This subproject is one of many research subprojects utilizing the resources provided by a Center grant funded by NIH/NCRR. Primary support for the subproject and the subproject's principal investigator may have been provided by other sources, including other NIH sources. The Total Cost listed for the subproject likely represents the estimated amount of Center infrastructure utilized by the subproject, not direct funding provided by the NCRR grant to the subproject or subproject staff. Stress response is the ability of an organism to adjust to drastic changes in environmental parameters. All living organisms have genetically encoded stress response and adaptation systems. Oxidative stress is a common stress form at the cellular level. Recent revolutionary progress in high-throughput experimental and computational approaches offer an opportunity to characterize the molecular mechanisms of oxidative stress response at the level of organisms, cells, genomes, regulatory networks and individual components. We propose to characterize stress response and regulation by focusing on oxidative stress response mechanisms. We will examine Pseudomonas bacterial species under conditions of oxidative stress to (i) identify and quantify gene expression changes, (ii) analyze proteomic and metabolic changes, (iii) build a global transcriptomic and proteomics networks, and (iv) characterize oxidative stress response networks. Much of the proposed research is cutting edge, has not been performed in any biological system, and it will allow for a new avenue of research for the Alfano and Becker research groups and new grant funding opportunities. Research into the mechanisms by which model organisms maintain redox homeostasis have revealed it to be an intricate and complex process. Bacterial antioxidant mechanisms are best understood in commensal Escherichia coli and the Gram-positive model organism Bacillus subtilis (saprophyte) (41), however, there are significant gaps in our understanding of redox homeostasis in non-model organisms. Here we seek to use systems biology approaches to determine if the mechanisms by which bacteria that are exposed to the intense oxidative stress response of the innate immune system vary from that of free-living or commensal bacteria. Specifically, we will use the animal pathogen Pseudomonas aeruginosa and the plant pathogen P. syringae. Both species are exposed to endogenous oxidative stress and exposed to oxidative stress from their host's innate immune response. It will be informative to compare and contrast the importance of oxidative stress responses in pathogenicity of plants and animals. A systems biology approach will allow for a greater understanding of the divergent and convergent evolutionary traits that these bacteria have acquired. We anticipate that we will identify oxidative stress response mechanisms that are common to both species. Our long-term goal is to understand how redox signals from biotic stress are mediated in Gram-negative pathogens of plants and animals to elucidate mechanisms of oxidative stress protection.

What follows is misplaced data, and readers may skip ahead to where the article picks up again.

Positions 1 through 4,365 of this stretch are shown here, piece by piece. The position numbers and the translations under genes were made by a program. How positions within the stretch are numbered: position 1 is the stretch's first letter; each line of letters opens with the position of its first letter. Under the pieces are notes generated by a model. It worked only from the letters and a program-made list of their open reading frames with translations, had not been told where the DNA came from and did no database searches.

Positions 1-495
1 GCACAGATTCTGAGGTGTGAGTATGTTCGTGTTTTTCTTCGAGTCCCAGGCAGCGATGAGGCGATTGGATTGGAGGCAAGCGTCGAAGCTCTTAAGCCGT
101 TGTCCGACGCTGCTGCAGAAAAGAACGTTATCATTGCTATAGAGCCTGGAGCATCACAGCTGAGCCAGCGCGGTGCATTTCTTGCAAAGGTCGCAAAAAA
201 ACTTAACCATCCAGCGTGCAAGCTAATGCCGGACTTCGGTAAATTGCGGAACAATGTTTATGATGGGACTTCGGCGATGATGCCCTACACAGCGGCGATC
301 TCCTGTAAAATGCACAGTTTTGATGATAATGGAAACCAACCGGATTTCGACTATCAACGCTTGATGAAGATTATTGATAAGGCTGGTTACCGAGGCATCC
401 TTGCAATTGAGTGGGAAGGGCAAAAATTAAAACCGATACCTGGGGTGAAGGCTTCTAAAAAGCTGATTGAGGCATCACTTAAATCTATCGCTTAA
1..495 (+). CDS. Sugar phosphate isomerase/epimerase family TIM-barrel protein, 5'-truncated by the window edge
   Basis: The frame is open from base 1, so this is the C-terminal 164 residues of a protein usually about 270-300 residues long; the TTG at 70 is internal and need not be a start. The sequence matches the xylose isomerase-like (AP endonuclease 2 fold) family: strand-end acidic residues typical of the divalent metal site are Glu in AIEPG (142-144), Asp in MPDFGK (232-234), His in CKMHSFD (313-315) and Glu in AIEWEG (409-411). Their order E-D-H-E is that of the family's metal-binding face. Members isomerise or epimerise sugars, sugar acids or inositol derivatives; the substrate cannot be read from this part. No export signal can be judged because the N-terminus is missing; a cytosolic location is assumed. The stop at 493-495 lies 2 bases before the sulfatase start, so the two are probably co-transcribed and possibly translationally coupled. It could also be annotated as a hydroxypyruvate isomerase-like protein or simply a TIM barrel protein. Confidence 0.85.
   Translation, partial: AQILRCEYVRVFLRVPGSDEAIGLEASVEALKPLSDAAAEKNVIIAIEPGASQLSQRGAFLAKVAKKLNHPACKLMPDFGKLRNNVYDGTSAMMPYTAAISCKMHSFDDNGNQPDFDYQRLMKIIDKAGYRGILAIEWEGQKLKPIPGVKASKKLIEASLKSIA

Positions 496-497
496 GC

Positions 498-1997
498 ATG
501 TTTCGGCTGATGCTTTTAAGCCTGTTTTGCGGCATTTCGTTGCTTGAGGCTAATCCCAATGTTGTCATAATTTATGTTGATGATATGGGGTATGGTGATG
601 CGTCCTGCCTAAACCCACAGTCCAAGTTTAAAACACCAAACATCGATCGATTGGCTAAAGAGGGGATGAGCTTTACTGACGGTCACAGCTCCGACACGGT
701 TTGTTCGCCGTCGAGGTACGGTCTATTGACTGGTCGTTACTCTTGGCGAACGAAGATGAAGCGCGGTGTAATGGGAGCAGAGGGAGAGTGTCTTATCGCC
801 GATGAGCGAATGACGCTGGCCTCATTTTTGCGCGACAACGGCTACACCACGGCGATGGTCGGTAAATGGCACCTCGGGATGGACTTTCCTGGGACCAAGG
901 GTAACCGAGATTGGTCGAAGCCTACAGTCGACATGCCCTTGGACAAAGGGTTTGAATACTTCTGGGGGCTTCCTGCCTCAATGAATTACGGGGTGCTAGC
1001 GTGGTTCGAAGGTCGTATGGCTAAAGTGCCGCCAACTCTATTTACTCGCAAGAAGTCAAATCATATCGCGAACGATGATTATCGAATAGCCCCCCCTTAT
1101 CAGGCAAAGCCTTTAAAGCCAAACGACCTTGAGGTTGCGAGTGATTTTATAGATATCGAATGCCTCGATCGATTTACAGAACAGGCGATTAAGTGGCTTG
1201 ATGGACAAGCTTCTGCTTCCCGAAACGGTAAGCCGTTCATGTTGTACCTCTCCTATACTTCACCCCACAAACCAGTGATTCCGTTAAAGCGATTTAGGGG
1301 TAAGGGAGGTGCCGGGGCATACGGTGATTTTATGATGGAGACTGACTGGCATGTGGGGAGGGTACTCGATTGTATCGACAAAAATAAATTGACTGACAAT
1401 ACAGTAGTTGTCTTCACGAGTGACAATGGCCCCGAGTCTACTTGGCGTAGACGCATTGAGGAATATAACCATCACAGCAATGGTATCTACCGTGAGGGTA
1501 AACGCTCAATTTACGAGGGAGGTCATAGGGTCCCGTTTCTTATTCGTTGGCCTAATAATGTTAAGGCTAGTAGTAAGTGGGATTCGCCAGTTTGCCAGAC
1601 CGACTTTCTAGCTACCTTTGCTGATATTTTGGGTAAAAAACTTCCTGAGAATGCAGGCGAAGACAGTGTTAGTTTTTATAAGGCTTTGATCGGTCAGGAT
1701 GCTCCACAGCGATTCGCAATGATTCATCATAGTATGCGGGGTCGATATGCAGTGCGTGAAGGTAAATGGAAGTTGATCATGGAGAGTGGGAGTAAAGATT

The Specific Aims of this application are as follows: Identify and quantitate gene expression changes in P. aeruginosa and P. syringae under different oxidative stress conditions;Analyze proteomic and metabolic changes during oxidative stress in P. aeruginosa and P. syringae;Build global network of transcriptomic and proteomic changes induced by oxidative stress;and test role of gene products in oxidative stress response.

Agency
National Institute of Health (NIH)
Institute
National Center for Research Resources (NCRR)
Type
Exploratory Grants (P20)
Project #
5P20RR017675-10
Application #
8360530
Study Section
Special Emphasis Panel (ZRR1-RI-5 (01))
Project Start
2011-08-01
Project End
2012-08-31
Budget Start
2011-08-01
Budget End
2013-07-31
Support Year
10
Fiscal Year
2011
Total Cost
$67,218
Indirect Cost
Name
University of Nebraska Lincoln
Department
Biochemistry
Type
Schools of Earth Sciences/Natur
DUNS #
555456995
City
Lincoln
State
NE
Country
United States
Zip Code
68588
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